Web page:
The Precision Array for Probing the Epoch of Reionization: PAPER, in South Africa

Saturday, February 13, 2016: 10:00 AM-11:30 AM
Wilson B (Marriott Wardman Park)
Richard Bradley, National Radio Astronomy Observatory, Charlottesville, VA
The spectral line characteristics of the ground state of neutral hydrogen provides a probe into the dynamical environment of the early universe. The expansion of the universe over time will Doppler shift the frequency of the hydrogen radiation that had occurred during this epoch from a rest frequency of 1,420.4 MHz down to below 100 MHz, yielding a mechanism by which the structure of the universe may be studied over time. At present, it is a theoretical possibility, but is it practical? The radiation from the hydrogen is extremely weak and originates from the outer reaches of a universe filled with radiating electrons producing a wall of foreground radiation that is many orders of magnitude stronger than that from the hydrogen. In addition, signals from terrestrial and satellite sources in the 50-200 MHz band are powerful and plentiful. Despite the odds, several groups of scientists and engineers from around the world are attempting this very challenging astrophysical measurement that has important cosmological implications.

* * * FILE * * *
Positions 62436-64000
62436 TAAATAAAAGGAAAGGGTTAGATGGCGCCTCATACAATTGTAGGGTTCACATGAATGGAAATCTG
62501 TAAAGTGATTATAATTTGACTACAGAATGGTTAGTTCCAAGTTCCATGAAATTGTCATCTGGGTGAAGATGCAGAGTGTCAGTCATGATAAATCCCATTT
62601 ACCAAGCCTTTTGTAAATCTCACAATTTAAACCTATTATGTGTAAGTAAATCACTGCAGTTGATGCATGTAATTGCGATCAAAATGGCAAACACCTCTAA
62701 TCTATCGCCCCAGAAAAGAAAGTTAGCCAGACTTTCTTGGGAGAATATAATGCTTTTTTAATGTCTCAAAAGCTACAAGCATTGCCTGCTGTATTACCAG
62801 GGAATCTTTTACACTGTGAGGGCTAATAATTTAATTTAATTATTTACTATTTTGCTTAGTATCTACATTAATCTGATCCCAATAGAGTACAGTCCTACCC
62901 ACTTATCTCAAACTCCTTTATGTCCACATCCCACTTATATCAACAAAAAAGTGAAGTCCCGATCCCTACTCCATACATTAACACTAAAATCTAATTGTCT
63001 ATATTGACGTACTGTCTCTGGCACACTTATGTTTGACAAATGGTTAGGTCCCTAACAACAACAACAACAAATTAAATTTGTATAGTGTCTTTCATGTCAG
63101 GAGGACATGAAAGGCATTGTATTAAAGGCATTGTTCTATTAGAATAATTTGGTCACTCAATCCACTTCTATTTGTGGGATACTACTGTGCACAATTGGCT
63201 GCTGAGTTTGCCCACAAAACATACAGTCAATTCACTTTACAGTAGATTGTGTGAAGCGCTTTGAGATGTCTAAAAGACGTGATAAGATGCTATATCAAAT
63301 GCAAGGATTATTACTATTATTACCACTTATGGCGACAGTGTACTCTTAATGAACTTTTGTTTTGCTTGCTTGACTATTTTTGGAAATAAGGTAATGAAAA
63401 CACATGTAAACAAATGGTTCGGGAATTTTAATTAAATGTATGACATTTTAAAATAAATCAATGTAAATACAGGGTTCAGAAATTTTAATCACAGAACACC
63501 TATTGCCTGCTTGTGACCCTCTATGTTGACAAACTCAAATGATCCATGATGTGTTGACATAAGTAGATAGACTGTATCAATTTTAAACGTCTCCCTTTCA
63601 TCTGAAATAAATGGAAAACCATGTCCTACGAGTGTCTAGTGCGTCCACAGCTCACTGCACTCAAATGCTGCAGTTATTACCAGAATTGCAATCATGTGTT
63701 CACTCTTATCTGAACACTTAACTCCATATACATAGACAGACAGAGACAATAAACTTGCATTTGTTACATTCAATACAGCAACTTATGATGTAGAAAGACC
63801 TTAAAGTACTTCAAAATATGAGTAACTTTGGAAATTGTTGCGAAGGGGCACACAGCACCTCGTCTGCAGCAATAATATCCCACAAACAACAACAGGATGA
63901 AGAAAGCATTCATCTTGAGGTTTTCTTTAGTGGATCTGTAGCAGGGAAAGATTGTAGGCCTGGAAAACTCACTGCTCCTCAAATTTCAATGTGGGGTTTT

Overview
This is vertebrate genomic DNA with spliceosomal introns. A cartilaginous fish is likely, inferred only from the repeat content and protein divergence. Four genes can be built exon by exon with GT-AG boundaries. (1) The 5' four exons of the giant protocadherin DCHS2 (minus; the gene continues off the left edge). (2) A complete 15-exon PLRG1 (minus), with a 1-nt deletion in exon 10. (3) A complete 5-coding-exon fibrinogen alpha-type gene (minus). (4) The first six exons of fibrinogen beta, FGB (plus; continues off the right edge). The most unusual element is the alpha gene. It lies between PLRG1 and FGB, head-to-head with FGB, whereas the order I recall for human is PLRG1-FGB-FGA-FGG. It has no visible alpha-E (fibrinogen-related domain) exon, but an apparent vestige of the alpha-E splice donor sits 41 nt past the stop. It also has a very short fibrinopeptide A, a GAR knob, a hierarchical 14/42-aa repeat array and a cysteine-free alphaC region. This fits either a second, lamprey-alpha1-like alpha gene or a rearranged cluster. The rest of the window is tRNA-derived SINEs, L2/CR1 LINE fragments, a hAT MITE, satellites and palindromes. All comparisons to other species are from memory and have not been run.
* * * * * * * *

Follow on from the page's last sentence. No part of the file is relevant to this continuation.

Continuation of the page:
The Precision Array for Probing the Epoch of Reionization (PAPER) is a path-finding instrument deployed in South Africa, designed to help guide the development of the measurement process and perhaps even obtain a glimpse of the hydrogen signal itself. From its inception, the goal of PAPER was to build a body of knowledge that assimilates the technology, methodology, and science to yield insight into the requirements for the next generation experiment. An overview of the PAPER project will be presented, highlighting the many lessons learned throughout this evolutionary, path-finding journey and explain how these finding will shape things to come.